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Dogs use more facial expressions when humans are watching

New research suggests dogs use facial expressions to communicate with humans. Scientists from the University of Portsmouth's Dog Cognition Centre, said they have found the first clear evidence that dogs alter their faces in response to human attention.

Most mammals use facial expressions but it has long been assumed that this is largely involuntary - dependent on the individual's emotional state, and not used in response to an audience.

The research team used a system called DogFACS to capture movements of the face muscles in 24 family dogs, during different types of interactions with humans.

Brow raising to make the eyes look bigger (known as 'puppy dog eyes'), was the most common expression used by dogs in the study. While the dogs made far more facial expressions when humans were watching, being offered food did not produce the same effect, suggesting dogs used facial expressions to communicate, not just because they are excited.

This is the first time scientists have systematically examined dog facial expressions that are used to communicate with humans.

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New DNA tests released for dogs

The Animal Health Trust (AHT) has released three new DNA tests for Lhasa apsos, border terriers and Northern Inuit dogs.

A long-awaited DNA test for progressive retinal atrophy (PRA4) in Lhasa apsos was launched in September. In the UK Lhasa population, one in 145 dogs is thought to be affected by this type of PRA, which causes degenerative blindness.

The AHT also collaborated with the University of Missouri and Wisdom Health to investigate 'shaking puppy syndrome' in border terriers. Puppies affected by this devastating neurological disease show severe tremors as soon as they begin to walk. Most die at a young age or are euthanised on welfare grounds. However, AHT says the disease could now be controlled through prompt and robust DNA testing.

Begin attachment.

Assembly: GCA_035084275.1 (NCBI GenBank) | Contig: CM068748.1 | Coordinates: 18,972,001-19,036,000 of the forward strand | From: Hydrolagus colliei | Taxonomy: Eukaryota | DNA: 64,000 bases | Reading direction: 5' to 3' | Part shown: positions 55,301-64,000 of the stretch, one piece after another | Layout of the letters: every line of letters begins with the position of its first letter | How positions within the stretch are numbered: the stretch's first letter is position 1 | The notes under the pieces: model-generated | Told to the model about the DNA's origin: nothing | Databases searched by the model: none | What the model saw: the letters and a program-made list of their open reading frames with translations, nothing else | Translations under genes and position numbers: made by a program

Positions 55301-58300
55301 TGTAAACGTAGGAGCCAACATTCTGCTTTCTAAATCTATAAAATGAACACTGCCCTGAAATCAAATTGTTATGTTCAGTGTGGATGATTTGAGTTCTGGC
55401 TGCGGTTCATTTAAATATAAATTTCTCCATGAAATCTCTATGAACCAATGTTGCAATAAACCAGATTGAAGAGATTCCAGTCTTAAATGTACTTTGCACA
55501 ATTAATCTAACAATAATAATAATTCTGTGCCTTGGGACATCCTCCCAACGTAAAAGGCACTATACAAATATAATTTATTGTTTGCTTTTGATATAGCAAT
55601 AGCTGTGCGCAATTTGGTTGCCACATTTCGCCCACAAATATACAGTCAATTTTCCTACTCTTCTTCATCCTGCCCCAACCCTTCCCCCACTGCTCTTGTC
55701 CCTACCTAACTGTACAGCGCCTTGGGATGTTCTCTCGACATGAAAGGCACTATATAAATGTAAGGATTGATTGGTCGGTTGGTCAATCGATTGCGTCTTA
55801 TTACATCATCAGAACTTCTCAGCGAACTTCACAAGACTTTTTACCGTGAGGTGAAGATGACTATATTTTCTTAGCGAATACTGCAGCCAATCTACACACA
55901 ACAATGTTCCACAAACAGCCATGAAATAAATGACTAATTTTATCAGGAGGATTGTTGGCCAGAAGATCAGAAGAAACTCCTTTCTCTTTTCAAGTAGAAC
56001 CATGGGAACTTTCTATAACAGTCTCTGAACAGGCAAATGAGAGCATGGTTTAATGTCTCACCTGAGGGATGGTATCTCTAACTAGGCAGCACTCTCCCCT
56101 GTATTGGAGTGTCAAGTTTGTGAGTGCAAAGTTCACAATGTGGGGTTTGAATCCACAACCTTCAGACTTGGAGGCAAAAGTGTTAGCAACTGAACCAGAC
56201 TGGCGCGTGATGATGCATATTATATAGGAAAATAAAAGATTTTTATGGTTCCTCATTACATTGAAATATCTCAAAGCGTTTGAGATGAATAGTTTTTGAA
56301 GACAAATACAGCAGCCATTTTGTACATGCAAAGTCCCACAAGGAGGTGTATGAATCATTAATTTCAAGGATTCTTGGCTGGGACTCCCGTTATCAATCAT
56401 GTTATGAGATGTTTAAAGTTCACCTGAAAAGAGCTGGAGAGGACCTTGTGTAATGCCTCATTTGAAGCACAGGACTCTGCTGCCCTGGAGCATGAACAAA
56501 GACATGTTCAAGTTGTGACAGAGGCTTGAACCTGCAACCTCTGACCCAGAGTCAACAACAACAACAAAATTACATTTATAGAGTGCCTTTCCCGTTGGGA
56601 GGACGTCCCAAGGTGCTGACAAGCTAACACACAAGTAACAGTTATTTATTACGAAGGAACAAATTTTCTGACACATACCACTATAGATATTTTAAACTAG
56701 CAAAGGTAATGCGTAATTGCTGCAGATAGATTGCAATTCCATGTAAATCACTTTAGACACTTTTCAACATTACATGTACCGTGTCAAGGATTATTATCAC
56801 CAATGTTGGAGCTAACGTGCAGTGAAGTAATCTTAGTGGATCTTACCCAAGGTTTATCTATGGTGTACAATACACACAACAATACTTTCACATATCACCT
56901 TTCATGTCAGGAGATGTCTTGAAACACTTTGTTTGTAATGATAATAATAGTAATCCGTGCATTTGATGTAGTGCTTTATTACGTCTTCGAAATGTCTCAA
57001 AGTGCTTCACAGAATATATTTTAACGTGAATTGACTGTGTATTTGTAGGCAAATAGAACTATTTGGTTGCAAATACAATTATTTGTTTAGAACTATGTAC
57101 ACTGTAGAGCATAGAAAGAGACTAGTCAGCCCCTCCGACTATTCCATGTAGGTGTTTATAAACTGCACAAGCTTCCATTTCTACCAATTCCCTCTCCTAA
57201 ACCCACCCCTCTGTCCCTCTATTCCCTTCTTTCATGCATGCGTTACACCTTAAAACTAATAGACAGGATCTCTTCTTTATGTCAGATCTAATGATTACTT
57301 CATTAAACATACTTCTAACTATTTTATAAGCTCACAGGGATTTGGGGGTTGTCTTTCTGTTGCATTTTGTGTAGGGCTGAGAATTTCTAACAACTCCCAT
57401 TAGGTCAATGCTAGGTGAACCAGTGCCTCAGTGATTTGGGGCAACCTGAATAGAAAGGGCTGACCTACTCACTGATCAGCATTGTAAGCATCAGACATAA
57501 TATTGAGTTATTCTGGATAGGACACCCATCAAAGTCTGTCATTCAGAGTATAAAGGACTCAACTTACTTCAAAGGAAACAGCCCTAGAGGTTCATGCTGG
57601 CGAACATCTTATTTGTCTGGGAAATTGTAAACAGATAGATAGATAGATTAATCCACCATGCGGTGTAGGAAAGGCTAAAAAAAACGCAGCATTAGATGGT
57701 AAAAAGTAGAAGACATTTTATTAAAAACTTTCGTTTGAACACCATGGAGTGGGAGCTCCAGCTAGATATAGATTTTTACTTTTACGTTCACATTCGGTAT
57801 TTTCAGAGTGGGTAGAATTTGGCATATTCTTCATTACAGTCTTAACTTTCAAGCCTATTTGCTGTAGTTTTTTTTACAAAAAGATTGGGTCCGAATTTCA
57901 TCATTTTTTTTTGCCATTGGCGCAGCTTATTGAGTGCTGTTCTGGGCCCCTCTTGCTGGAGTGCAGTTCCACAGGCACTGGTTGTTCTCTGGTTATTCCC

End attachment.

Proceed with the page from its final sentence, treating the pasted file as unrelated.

Dr Cathryn Mellersh, head of canine genetics at AHT, said: "Now, there is no reason for any more border terriers to be born with shaking puppy syndrome, illustrating the enormous potential of DNA testing when implemented quickly and effectively across a breed."

The third test is for oculoskeletal dysplasia (OSD) in Northern Inuits. Affected dogs show various skeletal malformations such as dwarfism and blindness at an early age. The mutation was discovered by a team of AHT ophthalmologists and geneticists. Now, Northern Inuits, utonagans, tamaskan dogs and other wolf-like breeds can be tested for the mutation at the AHT.

 

News in brief

'Shocking' number of online pet adverts across EU

Over half a million cats and dogs – as well as thousands of exotic animals – are available to buy online every day across Europe, according to the Blue Cross and the EU Dog and Cat Alliance. Many of these pets have health problems, are underweight or underage. A lack of animal welfare information is also a common theme among adverts. Some websites even encouraged users to buy animals impulsively. Nearly all charities surveyed (95 per cent) said there was a problem with online pet sales in their country. The Blue Cross said its findings highlight a need for action across Europe to tackle these online adverts.

Survey offers insights into horse health

Skin diseases are the most common health issue in horses, accounting for 31.1 per cent of all reported diseases, according to the National Equine Health Survey. Sweet itch and mud fever were the most frequently reported individual syndromes. The other top health issues were lameness (23.4 per cent), metabolic diseases (8.1 per cent), eye problems (7.6 per cent) and gastrointestinal problems (7.5 per cent). The survey also shows that over a quarter of horses with back problems show signs of lameness, suggesting a possible link.

Mobile zoos to face new regulations

Mobile zoos that provide exotic animals for parties or educational purposes, will require a licence under new legislation to come into force next year. Defra has confirmed it will update England's existing legislation on registering performing animals, to clarify that it covers all animals that are exhibited to the public. This includes mobile zoos, which are not covered by the Zoo Licensing Act. From next year, anyone in the business of providing an animal for exhibit will need a licence from their local authority, and must adhere to statutory minimum welfare standards, which Defra is developing alongside the sector and animal welfare charities.


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